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Intel, it's time to step away from the i's

NTMBK

Diamond Member
Nov 14, 2011
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I feel like Intel's iWhatever marketing is hurting their sales. A user thinks their old i7 laptop is getting slow, so they look at new laptops. But wait, they're still using i7s? That's not an upgrade at all! Might as well not bother.
 

Valantar

Golden Member
Aug 26, 2014
1,792
508
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Their naming scheme is okay for what it is. Comparing CPUs from different segments makes little sense anyhow. While there could be more of a differentiator between 2c4t parts and everything above, it really isn't an issue.

For mobile: celeron->pentium->i3->i5->i7. All 2 cores, last three 4 threads. Last two with Turbo Boost. i7 has larger caches, some extra features.

Mobile >28W: Only i5 and i7 matter. i5 is 4c4t, i7 is 4c8t. Done.

Desktop: Celeron + pentium = useless low-end sh*t. i3: 2c4t. i5: 4c4t. i7: 4c8t.

HEDT: All i7, all the way. They're all high-end anyway.

Will a 45W i5 kick the a** of a 15W i7? Of course it will. But you won't find a 15W i7 in anything claiming truly high performance. And anyone thinking an i7 ultrabook is comparable to a desktop i7 or even a high-performance laptop i7 deserves what they get. Keeping the same nomenclature across series makes sense in terms of branding, keeping things consistent. Making people understand that different types of PC have different base capabilities isn't really Intel's responsibility.
 
Mar 10, 2006
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I feel like Intel's iWhatever marketing is hurting their sales. A user thinks their old i7 laptop is getting slow, so they look at new laptops. But wait, they're still using i7s? That's not an upgrade at all! Might as well not bother.
Intel is now writing "7th Gen" on the stickers to differentiate old i7s from new ones.

That being said, I think the Core brand is lazy and uninspired (surpassed only by "A-series" from AMD in terms of laziness) and if Intel could come up with something cool, I'd be down with that. Time for something new. Pentium ("Pent" = five) and Celeron ("Celer" = greek root for "fast") were cool. Xeon is really cool. GeForce and Radeon are cool. I also really like Phenom and Athlon.

But, for all of my criticism, I can't come up with something better.
 
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sirmo

Golden Member
Oct 10, 2011
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Intel's segmentation is one of the most annoying things when it comes PC building. I remember buying a 4770k to build an ESX cluster and it wouldn't work due to disabled VT-d support. I actually had to get a 4770 non-K version to make it work.. (which of course delayed my project by 3 days). Meanwhile I already had one running using the 2500K.. this arbitrary feature disabling and enabling makes their product line a complete mess.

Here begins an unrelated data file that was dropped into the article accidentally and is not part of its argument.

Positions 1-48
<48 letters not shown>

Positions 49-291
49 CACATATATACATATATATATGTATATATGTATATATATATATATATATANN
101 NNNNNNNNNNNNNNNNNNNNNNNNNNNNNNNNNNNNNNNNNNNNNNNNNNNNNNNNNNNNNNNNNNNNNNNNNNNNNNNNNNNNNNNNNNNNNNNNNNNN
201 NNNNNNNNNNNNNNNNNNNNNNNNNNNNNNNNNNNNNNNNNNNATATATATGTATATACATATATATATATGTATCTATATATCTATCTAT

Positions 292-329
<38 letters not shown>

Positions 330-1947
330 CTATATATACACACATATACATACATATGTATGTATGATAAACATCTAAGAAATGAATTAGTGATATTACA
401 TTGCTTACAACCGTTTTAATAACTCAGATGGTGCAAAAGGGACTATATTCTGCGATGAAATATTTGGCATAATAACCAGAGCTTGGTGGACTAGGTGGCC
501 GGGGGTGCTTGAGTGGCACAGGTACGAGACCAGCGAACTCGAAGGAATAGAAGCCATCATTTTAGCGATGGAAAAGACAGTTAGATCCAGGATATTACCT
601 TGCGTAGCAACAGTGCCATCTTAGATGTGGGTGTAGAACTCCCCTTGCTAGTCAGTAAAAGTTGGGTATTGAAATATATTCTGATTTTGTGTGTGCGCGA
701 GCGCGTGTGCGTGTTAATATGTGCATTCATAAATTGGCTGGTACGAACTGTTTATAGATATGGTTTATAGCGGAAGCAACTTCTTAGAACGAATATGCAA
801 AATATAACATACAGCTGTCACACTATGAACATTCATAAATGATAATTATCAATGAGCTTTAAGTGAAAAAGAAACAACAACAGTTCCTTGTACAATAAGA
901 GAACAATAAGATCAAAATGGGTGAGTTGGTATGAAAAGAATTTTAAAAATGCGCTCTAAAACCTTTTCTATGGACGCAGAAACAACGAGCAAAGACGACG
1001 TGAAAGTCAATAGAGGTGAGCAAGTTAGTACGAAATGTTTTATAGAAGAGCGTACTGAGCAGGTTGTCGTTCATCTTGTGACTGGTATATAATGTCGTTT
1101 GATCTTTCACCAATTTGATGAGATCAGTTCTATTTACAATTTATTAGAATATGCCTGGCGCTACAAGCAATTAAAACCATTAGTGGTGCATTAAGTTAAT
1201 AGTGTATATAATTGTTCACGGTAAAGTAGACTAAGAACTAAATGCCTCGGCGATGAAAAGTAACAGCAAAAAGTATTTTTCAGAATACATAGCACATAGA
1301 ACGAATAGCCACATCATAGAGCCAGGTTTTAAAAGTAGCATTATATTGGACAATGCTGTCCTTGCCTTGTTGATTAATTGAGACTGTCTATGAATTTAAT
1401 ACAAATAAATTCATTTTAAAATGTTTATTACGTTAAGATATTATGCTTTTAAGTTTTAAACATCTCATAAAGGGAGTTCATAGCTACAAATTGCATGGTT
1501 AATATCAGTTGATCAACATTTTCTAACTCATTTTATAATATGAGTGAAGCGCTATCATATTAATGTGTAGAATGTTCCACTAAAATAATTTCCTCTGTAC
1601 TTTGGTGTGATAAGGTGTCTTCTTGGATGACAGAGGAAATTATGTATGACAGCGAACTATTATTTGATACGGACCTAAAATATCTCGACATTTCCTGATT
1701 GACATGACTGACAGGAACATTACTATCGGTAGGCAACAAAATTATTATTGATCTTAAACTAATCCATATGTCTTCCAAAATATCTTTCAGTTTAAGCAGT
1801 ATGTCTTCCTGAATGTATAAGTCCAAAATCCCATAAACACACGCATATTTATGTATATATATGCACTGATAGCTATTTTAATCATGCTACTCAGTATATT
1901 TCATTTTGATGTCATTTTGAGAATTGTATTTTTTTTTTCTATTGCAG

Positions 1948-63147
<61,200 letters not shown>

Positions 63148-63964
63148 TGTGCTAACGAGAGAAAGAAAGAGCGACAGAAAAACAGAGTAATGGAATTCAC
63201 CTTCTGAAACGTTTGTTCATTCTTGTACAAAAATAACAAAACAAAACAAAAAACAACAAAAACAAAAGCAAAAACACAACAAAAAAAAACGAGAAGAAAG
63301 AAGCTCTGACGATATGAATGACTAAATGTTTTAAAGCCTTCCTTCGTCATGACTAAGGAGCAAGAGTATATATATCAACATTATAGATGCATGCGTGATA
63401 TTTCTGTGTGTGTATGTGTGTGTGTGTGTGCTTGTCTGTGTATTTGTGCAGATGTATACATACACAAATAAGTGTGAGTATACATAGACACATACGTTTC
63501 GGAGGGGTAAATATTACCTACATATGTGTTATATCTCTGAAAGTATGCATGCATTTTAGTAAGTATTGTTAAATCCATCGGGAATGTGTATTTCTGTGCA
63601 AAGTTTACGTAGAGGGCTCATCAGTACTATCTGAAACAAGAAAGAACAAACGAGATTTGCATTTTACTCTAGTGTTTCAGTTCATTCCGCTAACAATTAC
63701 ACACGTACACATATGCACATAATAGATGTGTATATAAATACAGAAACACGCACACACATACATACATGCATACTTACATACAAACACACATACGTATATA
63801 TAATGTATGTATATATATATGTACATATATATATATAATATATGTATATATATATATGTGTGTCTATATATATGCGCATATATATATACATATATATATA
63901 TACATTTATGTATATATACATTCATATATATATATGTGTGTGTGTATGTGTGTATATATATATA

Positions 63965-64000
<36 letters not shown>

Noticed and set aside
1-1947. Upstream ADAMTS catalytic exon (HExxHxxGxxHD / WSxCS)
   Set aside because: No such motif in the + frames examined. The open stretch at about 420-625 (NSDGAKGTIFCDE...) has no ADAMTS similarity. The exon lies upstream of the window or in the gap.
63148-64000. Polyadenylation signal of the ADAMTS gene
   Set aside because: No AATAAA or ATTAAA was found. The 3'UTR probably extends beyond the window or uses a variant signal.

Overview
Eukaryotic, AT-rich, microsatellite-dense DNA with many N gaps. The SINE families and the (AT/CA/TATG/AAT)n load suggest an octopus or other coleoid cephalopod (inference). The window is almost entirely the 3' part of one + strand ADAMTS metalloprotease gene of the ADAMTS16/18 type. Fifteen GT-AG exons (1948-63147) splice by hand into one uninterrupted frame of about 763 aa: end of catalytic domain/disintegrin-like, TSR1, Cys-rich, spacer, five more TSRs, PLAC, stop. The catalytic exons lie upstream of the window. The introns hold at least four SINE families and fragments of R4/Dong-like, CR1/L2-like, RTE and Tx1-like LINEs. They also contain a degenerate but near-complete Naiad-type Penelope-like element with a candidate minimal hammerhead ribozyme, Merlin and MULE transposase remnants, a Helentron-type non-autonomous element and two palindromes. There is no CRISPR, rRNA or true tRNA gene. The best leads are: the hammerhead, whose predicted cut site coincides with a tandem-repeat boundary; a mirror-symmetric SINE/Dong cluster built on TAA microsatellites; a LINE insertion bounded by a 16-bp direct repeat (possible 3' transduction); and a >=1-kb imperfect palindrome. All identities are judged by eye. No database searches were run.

And when you look at mobile CPUs you have no idea if the i7 is an actual quad with hyperthreading or an i3 with HT.. It's a complete mess.

Nvidia isn't much better with their 1060 3Gb with a binned cut down full 1060 chip.
 
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John Carmack

Member
Sep 10, 2016
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Their naming scheme is okay for what it is. Comparing CPUs from different segments makes little sense anyhow. While there could be more of a differentiator between 2c4t parts and everything above, it really isn't an issue.

For mobile: celeron->pentium->i3->i5->i7. All 2 cores, last three 4 threads. Last two with Turbo Boost. i7 has larger caches, some extra features.

Mobile >28W: Only i5 and i7 matter. i5 is 4c4t, i7 is 4c8t. Done.

Desktop: Celeron + pentium = useless low-end sh*t. i3: 2c4t. i5: 4c4t. i7: 4c8t.

HEDT: All i7, all the way. They're all high-end anyway.

Will a 45W i5 kick the a** of a 15W i7? Of course it will. But you won't find a 15W i7 in anything claiming truly high performance. And anyone thinking an i7 ultrabook is comparable to a desktop i7 or even a high-performance laptop i7 deserves what they get. Keeping the same nomenclature across series makes sense in terms of branding, keeping things consistent. Making people understand that different types of PC have different base capabilities isn't really Intel's responsibility.
It makes sense until they start calling 4.5W mobile chips i5 and i7. :rolleyes:
 

Torn Mind

Diamond Member
Nov 25, 2012
7,364